Editing N instances of a model on one page


#1

I have a situation where I want to edit an arbitrary number of instances
of one model on one page. I can and have accomplished this by manually
managing the object <-> text field relationship, but in a way I consider
at best hackish. I’d like to know a clean way to do this.

If you want to edit the name attribute on a person class, you write code
like this

text_field(“person”,“name”)

Say I have an array in variable @people. What my mind feels is the
logical thing to do is

for i in 0…n
p = “people[” + i.to_s + “]”
text_field(p,“name”)
end

That might be the “ugly” way to do it but you get the idea. I want to
put N text fields on the screen, each corresponding to the name
attribute on a different person object. However, that doesn’t work for
me.

Does anyone have a good/most-often-used idiom for doing this? Help
would be appreciated. Thanks a lot.


#2

I have read, but not experimented with 2d arrays for form fields, so
something like this may work -

for key, person in @people
text_field(people[key],“name”)
end

No guarantees on that, but worth investigating a bit further.

matt


#3

It’s my understanding that for the text field helper, you put in a
string representing the name of your object, and rails takes care of the
mapping. Here, you are putting the actual object in the field, which
does not work.

Also, I’m not sure what you are referring to with 2D arrays, unless the
N objects are 1 dimension and the attributes are the second.

Don’t mean to sound rude, just want to get to the bottom of this. I
find it hard to believe that Rails doesn’t have an idiom to support
this.


#4

Nobody else has ever done this? I didn’t feel like this was a very
uncommon operation.


#5

Mike H. wrote:

It’s my understanding that for the text field helper, you put in a
string representing the name of your object, and rails takes care of the
mapping. Here, you are putting the actual object in the field, which
does not work.

Also, I’m not sure what you are referring to with 2D arrays, unless the
N objects are 1 dimension and the attributes are the second.

Don’t mean to sound rude, just want to get to the bottom of this. I
find it hard to believe that Rails doesn’t have an idiom to support
this.

I, too, am looking for an elegant solution to this.

Without something built-in to text_field, there’s a lot of manual work
to do getting the errors indicated properly.

Still searching.

Jake


#6

Check out p356 of the rails book.

<% for @person in @people%>
<%= text_field(‘person[]’, ‘name’) %>
<% end %>

“params[:person] will be a hash of hashes, where each key is the id of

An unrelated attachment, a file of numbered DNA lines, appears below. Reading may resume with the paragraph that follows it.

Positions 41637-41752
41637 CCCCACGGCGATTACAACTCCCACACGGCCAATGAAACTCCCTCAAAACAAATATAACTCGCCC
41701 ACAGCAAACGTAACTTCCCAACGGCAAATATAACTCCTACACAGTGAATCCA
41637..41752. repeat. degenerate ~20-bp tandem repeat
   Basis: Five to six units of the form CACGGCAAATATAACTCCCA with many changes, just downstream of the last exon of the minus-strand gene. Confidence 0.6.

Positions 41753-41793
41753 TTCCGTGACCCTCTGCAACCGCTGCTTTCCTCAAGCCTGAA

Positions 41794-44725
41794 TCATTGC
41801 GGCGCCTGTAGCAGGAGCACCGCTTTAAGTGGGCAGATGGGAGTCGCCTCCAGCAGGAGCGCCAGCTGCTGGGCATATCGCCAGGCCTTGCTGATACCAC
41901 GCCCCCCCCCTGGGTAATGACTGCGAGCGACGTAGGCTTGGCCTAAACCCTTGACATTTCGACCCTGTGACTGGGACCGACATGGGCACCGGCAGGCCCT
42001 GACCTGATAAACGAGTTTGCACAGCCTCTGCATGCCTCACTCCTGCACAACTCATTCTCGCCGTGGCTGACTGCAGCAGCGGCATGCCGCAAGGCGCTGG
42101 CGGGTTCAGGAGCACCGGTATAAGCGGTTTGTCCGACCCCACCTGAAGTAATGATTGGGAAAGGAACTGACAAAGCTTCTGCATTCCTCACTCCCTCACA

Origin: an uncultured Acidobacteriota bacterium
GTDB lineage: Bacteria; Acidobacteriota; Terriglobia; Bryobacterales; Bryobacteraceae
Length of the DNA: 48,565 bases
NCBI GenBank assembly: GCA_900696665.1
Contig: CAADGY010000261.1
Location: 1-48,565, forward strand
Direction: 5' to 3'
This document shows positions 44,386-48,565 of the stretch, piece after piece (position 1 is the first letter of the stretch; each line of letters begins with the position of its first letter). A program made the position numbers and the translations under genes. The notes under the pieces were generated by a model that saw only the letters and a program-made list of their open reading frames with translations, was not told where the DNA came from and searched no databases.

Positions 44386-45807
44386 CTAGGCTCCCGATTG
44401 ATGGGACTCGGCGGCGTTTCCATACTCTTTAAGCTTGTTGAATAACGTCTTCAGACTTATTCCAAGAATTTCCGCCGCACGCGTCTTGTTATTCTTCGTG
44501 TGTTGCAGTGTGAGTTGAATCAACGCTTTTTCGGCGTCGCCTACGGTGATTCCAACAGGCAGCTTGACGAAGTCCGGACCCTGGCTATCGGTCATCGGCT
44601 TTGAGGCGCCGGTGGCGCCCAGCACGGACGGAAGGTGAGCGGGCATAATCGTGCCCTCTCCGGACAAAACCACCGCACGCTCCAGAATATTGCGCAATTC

a model object and the corresponding value are the values from the
form for that object. In the controller, this could be used to update
all person rows with something like
Person.update(params[:person].keys, params[:person].values)”


#7

On 1/26/06, Jake J. removed_email_address@domain.invalid wrote:

all person rows with something like
performed?

I’ve done this in partials before.
Assuming the partial is named _example.rhtml, and the model class is
Example:
(This assumes that the partial builds up a table, but that’s not
required.)

<% @example = example -%>
<% if @example.errors.count > 0 then -%>

<%= error_messages_for 'example', :id => "errorExplanation#{example_counter}" %> <% end -%> # other table-related gunk goes here. <%= text_field 'example', 'something', 'index' => example_counter %> # end of partial

In the calling view, you’d do:
<%= render :partial => ‘example’, :collection => @examples %>

render_partial_collection sets up the counter variable that prevents
the error messages from stomping on each other. If any particular
Example instance has errors, your partial will create a table row for
it and put the error messages there.


#8

Pat M. wrote:

Check out p356 of the rails book.

<% for @person in @people%>
<%= text_field(‘person[]’, ‘name’) %>
<% end %>

“params[:person] will be a hash of hashes, where each key is the id of
a model object and the corresponding value are the values from the
form for that object. In the controller, this could be used to update
all person rows with something like
Person.update(params[:person].keys, params[:person].values)”

Thanks! That works great. I knew I saw this somewhere, but had a
really hard time tracking it down again.

Now, when the text_fields are rendered, it seems they won’t “markup”
errors in more than one model – or even more than one instance of a
model. So, I only see errors in one instance at a time.

Is there a way to get it to mark up all instances? Where is this action
performed?

Jake